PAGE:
Perennial Thistle

Latin Name: Cirsium arvense

Bundanon, NSW Origin: Native of Europe, northern Africa and Asia.

Alternative Name(s): Californian Thistle, Canada Thistle, Creeping Thistle

Family: Asteraceae.

Known Hazards: None known.

Habitat: Arable land, roadsides etc, a common weed of cultivated land.

Edibility Rating: 2 (1-5)

Medicinal Rating: 2 (1-5)

Physical Characteristics: Flowers: Many small flowers (florets) in heads 1.5–2.5 cm long; petals 12–18 mm long; female flowers scented. Flowers summer and autumn.The flowers are hermaphrodite (has both male and female organs) and are pollinated by Bees, flies, Lepidoptera (Moths & Butterflies), beetles. The plant is self-fertile.Erect perennial thistle to 1 (rarely to 1.5) m high. Stems ridged, smooth, hairless to slightly hairy. Leaves lanceolate in outline, upper surface dark green and variably hairy, lower surface white woolly to hairless; basal leaves in a rosette, leaves to 15 cm long and to 4 cm wide, margins wavy to toothed, narrowing to the base; stem leaves to 7 cm long, lobed, not on a stalk and base continuing down stems for a short distance. Seeds light brown to olive, smooth, finely longitudinally grooved.

Bundanon, NSW Distinguishing features: Distinguished by creeping roots; spiny leaves; flowerheads 0.7–2.0 cm wide in panicles; florets all tubular, mauve, arising from a receptacle with bristle-like scales, male and female flowers on separate plants; bracts around heads soft, tips gradually pointed to short spined; seeds 2.5–4 mm long, compressed, topped by bristles 20–25 mm long.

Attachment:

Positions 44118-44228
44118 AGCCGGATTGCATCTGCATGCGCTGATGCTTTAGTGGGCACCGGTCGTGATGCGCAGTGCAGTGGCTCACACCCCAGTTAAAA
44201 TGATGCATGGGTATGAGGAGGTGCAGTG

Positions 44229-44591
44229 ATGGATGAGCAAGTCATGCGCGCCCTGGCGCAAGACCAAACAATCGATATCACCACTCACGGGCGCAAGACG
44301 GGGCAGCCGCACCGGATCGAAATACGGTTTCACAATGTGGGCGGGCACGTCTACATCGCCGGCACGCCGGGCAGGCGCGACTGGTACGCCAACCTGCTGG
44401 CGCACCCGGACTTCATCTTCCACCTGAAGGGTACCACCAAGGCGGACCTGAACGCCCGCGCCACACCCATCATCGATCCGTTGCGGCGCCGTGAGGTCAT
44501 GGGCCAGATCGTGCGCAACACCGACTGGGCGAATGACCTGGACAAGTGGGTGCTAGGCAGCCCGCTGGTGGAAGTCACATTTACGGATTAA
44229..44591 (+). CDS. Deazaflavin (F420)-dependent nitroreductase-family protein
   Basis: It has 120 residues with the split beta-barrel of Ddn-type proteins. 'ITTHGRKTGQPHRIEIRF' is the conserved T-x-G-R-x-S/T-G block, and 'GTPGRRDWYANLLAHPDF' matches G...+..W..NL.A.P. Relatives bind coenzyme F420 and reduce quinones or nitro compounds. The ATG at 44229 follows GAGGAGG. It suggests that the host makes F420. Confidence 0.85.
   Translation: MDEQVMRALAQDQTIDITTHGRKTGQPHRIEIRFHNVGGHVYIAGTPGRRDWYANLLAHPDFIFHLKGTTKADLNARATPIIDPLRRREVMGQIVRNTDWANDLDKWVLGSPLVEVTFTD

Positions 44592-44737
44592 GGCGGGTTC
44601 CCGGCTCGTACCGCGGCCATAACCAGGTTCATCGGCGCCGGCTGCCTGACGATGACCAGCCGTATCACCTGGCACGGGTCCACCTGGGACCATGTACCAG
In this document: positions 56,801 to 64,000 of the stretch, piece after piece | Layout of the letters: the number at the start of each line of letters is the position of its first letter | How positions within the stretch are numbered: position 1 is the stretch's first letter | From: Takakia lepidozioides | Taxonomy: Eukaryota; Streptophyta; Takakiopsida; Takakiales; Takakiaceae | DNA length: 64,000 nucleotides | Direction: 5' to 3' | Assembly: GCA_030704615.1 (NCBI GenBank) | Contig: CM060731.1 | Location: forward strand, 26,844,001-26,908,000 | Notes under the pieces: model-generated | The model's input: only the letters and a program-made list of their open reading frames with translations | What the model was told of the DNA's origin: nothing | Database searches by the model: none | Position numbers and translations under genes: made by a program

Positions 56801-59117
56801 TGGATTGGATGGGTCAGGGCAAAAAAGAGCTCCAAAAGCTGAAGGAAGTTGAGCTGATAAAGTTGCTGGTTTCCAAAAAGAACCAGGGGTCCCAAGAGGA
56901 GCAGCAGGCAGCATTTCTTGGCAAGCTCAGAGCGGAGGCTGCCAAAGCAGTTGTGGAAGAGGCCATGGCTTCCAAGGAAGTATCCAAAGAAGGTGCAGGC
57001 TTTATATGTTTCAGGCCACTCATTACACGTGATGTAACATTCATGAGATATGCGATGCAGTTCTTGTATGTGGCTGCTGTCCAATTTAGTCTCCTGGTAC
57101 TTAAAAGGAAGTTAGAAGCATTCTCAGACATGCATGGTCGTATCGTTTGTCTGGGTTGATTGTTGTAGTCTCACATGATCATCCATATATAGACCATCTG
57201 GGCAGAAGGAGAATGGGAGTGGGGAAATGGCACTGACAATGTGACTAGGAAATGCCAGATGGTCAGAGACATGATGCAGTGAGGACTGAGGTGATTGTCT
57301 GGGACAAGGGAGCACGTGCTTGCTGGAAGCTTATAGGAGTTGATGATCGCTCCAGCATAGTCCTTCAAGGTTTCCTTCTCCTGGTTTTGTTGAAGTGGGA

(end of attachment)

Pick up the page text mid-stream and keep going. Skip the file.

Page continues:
Dispersal: Spreads by seed and creeping roots.

Edible Uses

Root of first year plants – raw or cooked. Nutritious but rather bland, they are best used in a mixture with other vegetables. The root is likely to be rich in inulin, a starch that cannot be digested by humans. This starch thus passes straight through the digestive system and, in some people, ferments to produce flatulence. Stems – they are peeled and cooked like asparagus or rhubarb. Leaves – raw or cooked. A fairly bland flavour, but the prickles need to be removed before the leaves can be eaten – not only is this rather fiddly but very little edible leaf remains. The leaves are also used to coagulate plant milks etc.

thistle

Medicinal Uses

Antiphlogistic; Astringent; Diuretic; Emetic; Emmenagogue; Hepatic; Tonic. The root is tonic, diuretic, astringent, antiphlogistic and hepatic. It has been chewed as a remedy for toothache. A decoction of the roots has been used to treat worms in children. A paste of the roots, combined with an equal quantity of the root paste of Amaranthus spinosus, is used in the treatment of indigestion. The plant contains a volatile alkaloid and a glycoside called cnicin, which has emetic and emmenagogue properties. The leaves are antiphlogistic. They cause inflammation and have irritating properties.

Other Uses

Oil; Tinder. The seed fluff is used as a tinder. The seed of all species of thistles yields a good oil by expression. The seed of this species contains about 22% oil.

Notes: Grows in cooler months, dying back in autumn to re-shoot from root buds. Forms large colonies with dense growth crowding out desirable plants. Weed of pastures, crops, roadsides and wasteland in higher rainfall areas, particularly in Victoria and Tasmania.

 

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